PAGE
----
Eight Central Valley counties will get help with staffing, testing and contact testing to try and slow the virus’ deadly spread, particularly among essential workers.
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As coronavirus cases continue to climb, Gov. Gavin Newsom lasered in today on one of the state’s new hot spots — the Central Valley, an eight-county region where the positivity rate of COVID-19 is well above the state average and hospital beds are filling up.
The region, which includes Kern, Kings, Fresno, Merced, Stanislaus, Madera, Tulare and San Joaquin counties, will receive millions of dollars in new funding to aid its response— a move that came as a surprise to at least one of the counties.
While the statewide positivity rate over a 14-day period has held steady at around 7.5%, in the Valley, it ranges from 10.7% to almost 18%, Newsom said during a briefing at a nut processing plant in Stockton. Much of the spread is happening among essential workers, he said.
The 45 hospitals in the region are feeling the pressure.
“Some of the regular hospital beds that we depend on for everyday care are filled up with COVID patients to the rate of 65%,” said Dr. Mark Ghaly, health and human services secretary.
Newsom said the state will invest $52 million in federal money to help these counties with staffing, testing and contact tracing, among other things. The funding comes from a $499 million grant from the U.S. Centers for Disease Control and Prevention. Funding for these counties has to be approved by the Legislature.
The state also will send three “strike teams” to help curb the spread of the virus, similar to those dispatched in May to Imperial County. The response teams include personnel from the state’s emergency services, social services and Cal/OSHA, which oversees workplace safety.
The teams will help investigate outbreaks in congregate settings, such as nursing homes, as well as in agricultural workplaces.
In Imperial County, a similar effort helped reduce the 14-day case rate by 63%, which also lowered the number of patients that needed to be transferred to hospitals outside the county, according to the governor’s office.
A spokesperson for Stanislaus County, in the northern part of the Central Valley, said the county was not aware they’d be getting this aid.
“We have no knowledge about it,” said Deputy Royjindar Singh. “Sometimes the governor makes announcements and he identifies our county specifically…but it’s a surprise to us.”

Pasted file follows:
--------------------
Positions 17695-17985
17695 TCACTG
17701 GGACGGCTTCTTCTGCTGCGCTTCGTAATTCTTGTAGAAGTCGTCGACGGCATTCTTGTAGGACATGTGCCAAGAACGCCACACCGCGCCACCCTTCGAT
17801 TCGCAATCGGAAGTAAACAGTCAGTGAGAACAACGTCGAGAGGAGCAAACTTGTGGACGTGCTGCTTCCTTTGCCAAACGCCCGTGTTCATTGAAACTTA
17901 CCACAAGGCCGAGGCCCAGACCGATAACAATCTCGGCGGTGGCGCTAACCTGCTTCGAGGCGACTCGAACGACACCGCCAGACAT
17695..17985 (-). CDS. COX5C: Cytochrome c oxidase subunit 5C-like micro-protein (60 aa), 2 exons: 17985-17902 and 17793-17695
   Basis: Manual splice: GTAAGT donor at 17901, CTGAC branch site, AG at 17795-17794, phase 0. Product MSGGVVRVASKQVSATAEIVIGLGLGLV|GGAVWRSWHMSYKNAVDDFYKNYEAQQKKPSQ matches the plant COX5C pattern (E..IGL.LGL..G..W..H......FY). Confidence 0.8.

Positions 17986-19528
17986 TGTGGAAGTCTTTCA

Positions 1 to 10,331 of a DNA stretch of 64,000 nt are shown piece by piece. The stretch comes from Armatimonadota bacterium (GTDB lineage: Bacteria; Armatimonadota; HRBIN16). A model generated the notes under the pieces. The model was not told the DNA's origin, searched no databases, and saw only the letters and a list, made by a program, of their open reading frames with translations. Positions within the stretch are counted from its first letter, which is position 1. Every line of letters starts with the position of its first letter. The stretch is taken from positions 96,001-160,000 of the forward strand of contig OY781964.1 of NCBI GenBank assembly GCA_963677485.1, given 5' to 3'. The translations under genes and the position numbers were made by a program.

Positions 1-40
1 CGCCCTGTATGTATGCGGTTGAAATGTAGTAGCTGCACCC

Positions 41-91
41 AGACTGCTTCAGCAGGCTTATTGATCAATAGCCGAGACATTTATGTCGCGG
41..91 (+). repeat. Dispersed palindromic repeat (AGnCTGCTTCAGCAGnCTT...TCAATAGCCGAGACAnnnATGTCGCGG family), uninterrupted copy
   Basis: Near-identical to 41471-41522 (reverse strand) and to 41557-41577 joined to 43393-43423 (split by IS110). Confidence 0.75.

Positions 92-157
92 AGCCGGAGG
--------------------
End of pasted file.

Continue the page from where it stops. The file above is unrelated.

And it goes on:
Singh said while the county figures out how it can best use the funding and personnel, he noted that the county currently needs quicker test results and more hospital staff.
Newsom and his team also made a special call to California’s Latino residents, who continue to be disproportionately affected by the virus. Dr. Gil Chavez, co-chair of the state’s new testing task force, in a message in Spanish, reminded the public that Latinos make up about 56% of the state’s coronavirus cases and 45% of deaths. Latinos make up about 39% of the state’s population.
In Fresno County, for example, Latinos make up about 53% of the population, but 65% of COVID-19 deaths.
Chavez said Latinos are hit hard because they are more likely to live in multigenerational households, tend to have higher rates of chronic conditions and make up a large portion of the essential workforce.
The Central Valley, for one, is home to a $35 billion agricultural industry that is worked in large part by a Latino and immigrant population.
Last week, Newsom announced the state is working on more protections for its essential workers including farmworkers, truck drivers, construction workers and grocery employees. A new program, Housing for the Harvest, for example, will provide hotel rooms for agricultural workers who test positive and need a place to isolate.
Assemblymember Joaquin Arambula, a Democrat from Fresno, said the new funding and attention to this area is urgent. More testing is especially needed in rural parts of these counties, he said.
In Fresno County, there are three testing sites, aside from testing provided by health providers, but they’re all located in urban areas, he said.
“It becomes hard for them (residents) to find transportation, time and child care to come to urban centers,” Arambula said, who is pushing for more mobile testing in rural parts of his district.
Across the state, hospitalization and ICU admissions continue to trend upward, but at a more modest pace. Several weeks ago, ICU admissions were up 39% over a 14-day period; they now are increasing by about 7%, Newsom said.
As of today, the state had 6,935 people in hospital beds and 1,484 in the ICU. The state also stands now at 460,550 cases and 8,445 deaths.
CalMatters health care coverage is supported by a grant from the Blue Shield of California Foundation.